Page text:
Harrisburg is rich with old churches, which often means huge old pipe organs that frequently go unused.
The new pipe organ at Market Square Presbyterian Church, therefore, is distinctive, believed to be the first one in decades installed in a Harrisburg church.
Market Square Presbyterian has a long history of organ music dating back to 1872, when a Hook & Hastings organ was installed in the then-12-year-old building. After nearly 50 years, an Aeolian-Skinner organ, in need of major repairs, was replaced by one from M.P. Möller Co.
Then came an unpleasant surprise. The organ began to falter after only about 30 years, said John K. Robinson, a longtime church member and spokesperson.
“Most organs last 50 years,” he said.
Tyler Canonico, now in his fifth year as minister of music and organist at Market Square Presbyterian, said that his predecessor had alerted the church to the bad news.
“When I arrived, I spent several months compiling a list of the organ’s failings and gave a presentation to different committees,” he said.
Canonico then served as co-chair for the organ selection committee, which was responsible for finding organ builders that they believed could handle the project. Interviews and proposals followed.
“Once the project was approved, I oversaw all artistic aspects of the project—the stoplist (different sounds), the console design, etc.,” said Canonico, who also serves as the organist for the Harrisburg Symphony Orchestra and is founder and co-conductor of the Harrisburg Camerata.
The committee eventually selected the Opus 136 from Quebec, Canada-based Orgues Létourneau.
“Opus 136 reuses the best of the Aeolian-Skinner and Möller pipework to reorient the organ towards accompanying choral music, leading hymn singing, and the performance of solo repertoire,” Robinson said. “Each stop was reworked and re-voiced by Létourneau for remarkably cohesive choruses while assuring each stop’s musicality.”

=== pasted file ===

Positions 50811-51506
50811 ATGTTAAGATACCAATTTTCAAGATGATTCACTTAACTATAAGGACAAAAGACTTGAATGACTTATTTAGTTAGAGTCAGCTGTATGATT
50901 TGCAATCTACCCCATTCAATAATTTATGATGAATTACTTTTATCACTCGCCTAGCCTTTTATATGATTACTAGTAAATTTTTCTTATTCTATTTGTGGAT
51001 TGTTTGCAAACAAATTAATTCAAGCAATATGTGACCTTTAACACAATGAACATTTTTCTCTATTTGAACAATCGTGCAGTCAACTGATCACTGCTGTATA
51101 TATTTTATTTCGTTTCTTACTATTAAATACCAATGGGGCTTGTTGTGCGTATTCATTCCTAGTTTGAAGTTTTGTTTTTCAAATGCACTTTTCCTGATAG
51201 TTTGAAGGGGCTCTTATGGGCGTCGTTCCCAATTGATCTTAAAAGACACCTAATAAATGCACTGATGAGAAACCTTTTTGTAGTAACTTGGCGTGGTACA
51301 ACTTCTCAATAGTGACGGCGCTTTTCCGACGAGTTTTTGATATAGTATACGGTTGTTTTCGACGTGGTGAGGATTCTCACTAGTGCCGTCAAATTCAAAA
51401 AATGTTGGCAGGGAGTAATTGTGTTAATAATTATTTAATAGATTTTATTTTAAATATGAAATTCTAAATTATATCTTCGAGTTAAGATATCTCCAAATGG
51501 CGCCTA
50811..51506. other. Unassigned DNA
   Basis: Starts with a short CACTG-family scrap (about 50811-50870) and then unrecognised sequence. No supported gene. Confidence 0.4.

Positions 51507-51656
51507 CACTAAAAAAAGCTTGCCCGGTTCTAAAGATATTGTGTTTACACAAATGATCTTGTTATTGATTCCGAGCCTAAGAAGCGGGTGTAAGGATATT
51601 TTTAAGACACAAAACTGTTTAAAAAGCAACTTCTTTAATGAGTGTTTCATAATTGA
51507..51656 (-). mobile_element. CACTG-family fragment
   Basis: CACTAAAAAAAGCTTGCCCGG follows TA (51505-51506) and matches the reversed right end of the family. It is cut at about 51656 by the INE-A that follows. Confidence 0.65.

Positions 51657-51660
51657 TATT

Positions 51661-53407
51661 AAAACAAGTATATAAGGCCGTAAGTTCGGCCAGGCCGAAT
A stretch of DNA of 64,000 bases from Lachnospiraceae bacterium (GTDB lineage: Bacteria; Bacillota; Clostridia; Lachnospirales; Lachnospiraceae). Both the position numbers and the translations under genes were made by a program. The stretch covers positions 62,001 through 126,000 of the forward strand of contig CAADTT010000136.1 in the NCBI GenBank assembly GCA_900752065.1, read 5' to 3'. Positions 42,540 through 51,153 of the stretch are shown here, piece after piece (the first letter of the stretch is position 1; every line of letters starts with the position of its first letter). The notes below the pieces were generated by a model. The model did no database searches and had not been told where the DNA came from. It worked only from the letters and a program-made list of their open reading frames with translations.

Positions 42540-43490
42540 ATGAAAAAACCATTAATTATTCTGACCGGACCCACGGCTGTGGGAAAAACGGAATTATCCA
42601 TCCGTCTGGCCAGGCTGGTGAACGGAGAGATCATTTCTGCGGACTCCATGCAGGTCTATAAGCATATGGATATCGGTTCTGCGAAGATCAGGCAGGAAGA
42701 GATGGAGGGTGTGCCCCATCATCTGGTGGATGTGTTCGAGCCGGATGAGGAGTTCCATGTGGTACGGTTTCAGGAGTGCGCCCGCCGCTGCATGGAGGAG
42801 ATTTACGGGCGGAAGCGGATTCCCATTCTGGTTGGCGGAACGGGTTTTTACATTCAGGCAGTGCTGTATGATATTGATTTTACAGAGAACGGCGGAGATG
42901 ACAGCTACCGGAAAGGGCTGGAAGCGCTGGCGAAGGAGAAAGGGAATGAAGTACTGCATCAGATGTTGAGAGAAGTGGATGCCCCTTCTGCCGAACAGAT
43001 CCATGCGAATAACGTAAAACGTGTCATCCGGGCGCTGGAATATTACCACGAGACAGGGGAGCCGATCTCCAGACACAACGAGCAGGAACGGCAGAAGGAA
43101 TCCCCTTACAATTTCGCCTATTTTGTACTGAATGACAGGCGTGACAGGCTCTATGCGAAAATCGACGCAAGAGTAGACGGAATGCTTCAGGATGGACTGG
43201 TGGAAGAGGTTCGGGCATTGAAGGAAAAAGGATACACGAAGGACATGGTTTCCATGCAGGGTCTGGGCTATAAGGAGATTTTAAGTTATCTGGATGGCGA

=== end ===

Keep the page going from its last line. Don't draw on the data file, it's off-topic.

On Létourneau’s recommendation, Market Square rebuilt the organ chambers with harder, denser surfaces to better reflect sound. Now, the organ’s full spectrum is projected into the sanctuary, especially in the bass and middle registers, Robinson said.
In February, nearly 300 people participated in the new organ’s dedication ceremony, led by world-famous concert organist Ken Cowan. But arriving at that point was complicated by the pandemic, by the closed border with Canada, and by the need to renovate the room that the organ was to occupy.
Choosing a name for the new organ was easier. It was named for the late J. Nedra Schilling, an active member of Market Square Presbyterian for more than 50 years. A leader in the insurance field, Schilling also was a community leader and philanthropist whose foundation supported many causes.
In 2019, the foundation made its single largest distribution in connection with the church’s “Renew, Restore, Rejoice” campaign, which helped fund the rebuilding and enhancement of the church’s organ, as well as significant renovations to the sanctuary.
Opus 136 reflects the church’s uniqueness: its investment in the future, its mission of inclusivity and social justice, and its tradition of fine worship and music, according to Canonico.
“Létourneau’s design was strictly for Market Square,” he said. “There isn’t any other Létourneau organ like ours in the world.”
It isn’t only Market Square Presbyterian that benefits from the organ’s more resonant sound. Many groups, such as the Harrisburg Choral Society, incorporate it into their concerts. It’s also a highlight of “Arts on the Square,” a series of musical and visual arts presented by local, national and international performers.
The church currently is featuring musical events to introduce its new organ to the community.
“It’s a significant new addition to the music scene in central Pennsylvania,” Robinson said. “And the recently enhanced acoustic ambiance of the room has been acclaimed as ideal for both music and the spoken word.”
Market Square Presbyterian Church is located at 20 S. 2nd St., Harrisburg. For more information, visit www.marketsquarechurch.org.
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